Dan Weber writes:

Wait, are people trying to say the Republicans lost because they stuck to their ideals?

Horsefeathers.

david writes:

"Wait, are people trying to say the Republicans lost because they stuck to their ideals?"

I don't think so. I think perhaps it's more that they are taking issue with David Frum's view that it would be better for Republicans if they weren't encumbered by any principles whatsoever.

Dan Weber writes:

I just don't see that in Frum's article. Unless "we should have negotiated" is now the same as "we should have had no principles."

I dream of a world in which the Republicans actually held to their actual principles and supported spending limits on Medicare. Unfortunately I live in the world where the Republican party argued for the opposite of that.

eccdogg writes:

This is all hindsight bias.

This bill came VERY close to failing even though the Dems had big majorities in both houses and the White House.

If your goal was not to expand entitlements then pretty much any bill is going to suck. So in my opinion the republicans did a pretty good job, they almost defeated the bill in the face of huge disadvantages.

David R. Henderson writes:

I agree with eccdogg and with Dan Weber's second comment. The Republicans could have done a much better job. I simply think they did a better job than usual.
Also, I strongly disagree with the first sentence of Dan Weber's third comment. Knowing how David Frum has been telling Republicans to compromise their state principles for some time now, I think it unlikely that he was not saying that here.

Mercer writes:

I think it depends on which preference you place a higher value on: Do you want influence on the most important legislation in 40 years or do you want political posturing that appeals to your hardcore supporters.

The GOP and WSJ would have preferred the tax exemption for employer benefits ended sooner and a carbon or vat tax as a means for paying for the bill. The Dems would have probably agreed in exchange for GOP support. The GOP would not bargain so what did they get? A new tax on unearned income. Exactly the kind of tax that most upsets the WSJ.

The federal budget is headed for a fiscal train wreck. At some point revenues will have to be increased. Does the WSJ want any influence on what taxes are raised or do they prefer to let the Dems decide?

David C writes:

"But when I find someone willing to ally on holding back government, I treat him as an ally." - David Henderson

I'd rather ally on reasonable discussion and "serious" proposals than agreement about which direction to head in. For any policy proposal, I have to consider the possibility that I'm wrong. I'd much rather have a group in charge that I disagree with almost all of the time, but can understand why highly knowledgeable, fair, and rational people might agree with than to have a group in charge who a third of the time will do something I like and the other two thirds of the time will do something that anybody who understands the issue will agree is stupid.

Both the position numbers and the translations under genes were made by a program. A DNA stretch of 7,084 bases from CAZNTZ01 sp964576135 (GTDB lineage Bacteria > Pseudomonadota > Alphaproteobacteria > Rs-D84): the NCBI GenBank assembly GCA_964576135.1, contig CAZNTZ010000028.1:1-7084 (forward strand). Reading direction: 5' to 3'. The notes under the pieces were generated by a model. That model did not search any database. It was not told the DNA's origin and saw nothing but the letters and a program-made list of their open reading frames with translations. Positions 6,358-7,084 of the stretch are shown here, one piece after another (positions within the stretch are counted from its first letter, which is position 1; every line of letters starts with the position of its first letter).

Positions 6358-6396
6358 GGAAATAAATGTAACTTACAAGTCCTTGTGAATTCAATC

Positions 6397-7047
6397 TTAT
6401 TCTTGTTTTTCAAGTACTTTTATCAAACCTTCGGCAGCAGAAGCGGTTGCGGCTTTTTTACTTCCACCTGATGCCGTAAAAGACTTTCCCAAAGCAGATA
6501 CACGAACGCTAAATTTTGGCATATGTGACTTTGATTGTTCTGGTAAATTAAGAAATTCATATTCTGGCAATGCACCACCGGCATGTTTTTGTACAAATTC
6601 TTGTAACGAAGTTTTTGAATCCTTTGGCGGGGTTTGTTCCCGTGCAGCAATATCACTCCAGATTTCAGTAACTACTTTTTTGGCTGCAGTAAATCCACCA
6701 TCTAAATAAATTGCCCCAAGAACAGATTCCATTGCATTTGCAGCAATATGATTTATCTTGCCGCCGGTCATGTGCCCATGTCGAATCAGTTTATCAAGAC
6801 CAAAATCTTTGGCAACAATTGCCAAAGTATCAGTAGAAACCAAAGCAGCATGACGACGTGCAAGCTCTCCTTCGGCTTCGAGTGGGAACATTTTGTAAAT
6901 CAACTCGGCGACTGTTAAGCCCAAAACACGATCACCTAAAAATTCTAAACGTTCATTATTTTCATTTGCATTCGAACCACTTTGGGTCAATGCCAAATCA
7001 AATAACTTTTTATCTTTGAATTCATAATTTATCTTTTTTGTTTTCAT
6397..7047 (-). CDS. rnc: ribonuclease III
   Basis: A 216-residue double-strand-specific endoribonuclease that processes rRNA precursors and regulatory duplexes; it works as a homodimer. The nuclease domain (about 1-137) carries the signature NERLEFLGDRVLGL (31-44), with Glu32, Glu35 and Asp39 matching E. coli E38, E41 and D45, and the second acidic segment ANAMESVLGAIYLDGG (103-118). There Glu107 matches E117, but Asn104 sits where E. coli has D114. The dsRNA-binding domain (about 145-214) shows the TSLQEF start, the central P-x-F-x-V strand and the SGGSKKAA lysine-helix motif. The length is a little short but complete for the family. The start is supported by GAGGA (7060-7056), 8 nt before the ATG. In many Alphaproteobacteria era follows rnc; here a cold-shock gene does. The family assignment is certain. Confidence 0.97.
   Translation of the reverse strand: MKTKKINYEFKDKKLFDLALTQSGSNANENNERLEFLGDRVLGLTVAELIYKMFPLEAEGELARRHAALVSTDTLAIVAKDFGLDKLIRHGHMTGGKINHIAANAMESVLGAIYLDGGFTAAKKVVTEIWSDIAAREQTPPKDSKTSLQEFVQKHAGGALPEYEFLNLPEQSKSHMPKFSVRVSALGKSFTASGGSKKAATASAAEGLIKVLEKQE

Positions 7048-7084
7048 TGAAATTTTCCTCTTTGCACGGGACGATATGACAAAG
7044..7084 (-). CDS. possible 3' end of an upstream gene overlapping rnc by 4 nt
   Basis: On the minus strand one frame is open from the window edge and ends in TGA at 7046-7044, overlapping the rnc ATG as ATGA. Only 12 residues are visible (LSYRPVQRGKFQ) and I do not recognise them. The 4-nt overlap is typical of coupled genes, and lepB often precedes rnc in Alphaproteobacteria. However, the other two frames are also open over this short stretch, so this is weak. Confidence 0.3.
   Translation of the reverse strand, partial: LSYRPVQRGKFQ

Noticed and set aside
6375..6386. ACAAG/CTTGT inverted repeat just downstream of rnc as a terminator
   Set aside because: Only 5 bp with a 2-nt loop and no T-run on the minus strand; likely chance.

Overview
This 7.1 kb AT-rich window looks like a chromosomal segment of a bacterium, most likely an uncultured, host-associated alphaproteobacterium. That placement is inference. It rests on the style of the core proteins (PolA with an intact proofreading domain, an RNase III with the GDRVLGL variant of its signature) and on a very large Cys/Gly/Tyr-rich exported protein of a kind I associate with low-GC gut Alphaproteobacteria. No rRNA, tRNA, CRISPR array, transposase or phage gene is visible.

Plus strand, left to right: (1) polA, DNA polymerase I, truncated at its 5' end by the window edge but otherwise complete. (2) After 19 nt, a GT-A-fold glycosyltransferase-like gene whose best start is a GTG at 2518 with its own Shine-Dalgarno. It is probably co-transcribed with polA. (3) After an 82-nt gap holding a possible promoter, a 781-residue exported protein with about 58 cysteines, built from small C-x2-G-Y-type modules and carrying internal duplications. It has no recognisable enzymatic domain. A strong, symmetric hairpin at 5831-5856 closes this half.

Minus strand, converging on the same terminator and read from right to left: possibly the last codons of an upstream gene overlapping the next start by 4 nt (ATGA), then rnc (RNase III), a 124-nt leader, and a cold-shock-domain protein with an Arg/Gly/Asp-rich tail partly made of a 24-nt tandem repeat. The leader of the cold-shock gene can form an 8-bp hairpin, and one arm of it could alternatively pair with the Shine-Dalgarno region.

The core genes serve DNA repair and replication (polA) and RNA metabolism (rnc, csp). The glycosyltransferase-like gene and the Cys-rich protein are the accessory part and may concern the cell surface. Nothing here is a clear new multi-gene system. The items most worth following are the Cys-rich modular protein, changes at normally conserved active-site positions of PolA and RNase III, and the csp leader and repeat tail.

MikeDC writes:

I've come to the conclusion that the biggest failure in all of this is of the libertarian intelligentsia.

The reality is you guys, and I'm looking in the direction of the bloggers here, and guys like Tyler and Scott Sumner generally engage on the "Republican" side of arguments, but rarely provide anything constructive insofar as support.

The left has lots of intellectuals that are willing to get involved in the messy business of actual politics, even though it's difficult, and you're frequently ignored.

But, if you build relationships, you ultimately gain some influence and your general outlook gains some currency.

I tend to think the unwillingness of anyone meaningful (I guess perhaps aside from Mankiw) to really get involved with and go to bat for the Republicans is at least partially due to the sad state of academics in general. Even if economics is relatively balanced politically, universities are decidedly not, so it's a much easier proposition for a professor who's not a Democrat or socialist to gain cover by saying he or she is not a Republican and throwing out a tired line about their bigotry or social heathenism. Or poor economic policies, which is a laugher given the alternative.

Scaring and shaming smart Republicans into non-participation in Republican politics ends up making the Republicans that much more anti-intellectual and dependent on the shallow, shrill and socially oriented ones. As with many things, it's a potentially vicious circle that will require leadership and foresight to overcome.

Dan Weber writes:

If your goal was not to expand entitlements then pretty much any bill is going to suck.

The Republicans could have done the "grand bargain" to change Medicare/Medicaid from open-ended liabilities into finitely-funded programs. I'm not 100% that it would have worked, but I know that as soon as Obama took even one step in that direction, Republicans came out with DEATH PANELS, making it pretty much impossible.

Not all the Republicans did that, to be sure, but the reasonable Republicans should have reined those folks in. Ryan's bill was a very honest attempt, but how many Republicans were willing to back him?


As for Frum, I don't read him regularly so there may be some history that I'm unaware of.